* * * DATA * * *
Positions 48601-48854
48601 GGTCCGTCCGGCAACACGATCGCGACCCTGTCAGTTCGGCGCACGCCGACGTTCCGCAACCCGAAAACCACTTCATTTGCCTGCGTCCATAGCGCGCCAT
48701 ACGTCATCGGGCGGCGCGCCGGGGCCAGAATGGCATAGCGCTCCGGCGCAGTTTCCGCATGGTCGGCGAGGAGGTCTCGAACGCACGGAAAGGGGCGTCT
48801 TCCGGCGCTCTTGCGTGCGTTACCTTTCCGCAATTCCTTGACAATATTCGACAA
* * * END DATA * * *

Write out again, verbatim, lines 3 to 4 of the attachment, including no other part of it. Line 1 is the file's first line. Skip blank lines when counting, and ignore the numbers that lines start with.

48701 ACGTCATCGGGCGGCGCGCCGGGGCCAGAATGGCATAGCGCTCCGGCGCAGTTTCCGCATGGTCGGCGAGGAGGTCTCGAACGCACGGAAAGGGGCGTCT
48801 TCCGGCGCTCTTGCGTGCGTTACCTTTCCGCAATTCCTTGACAATATTCGACAA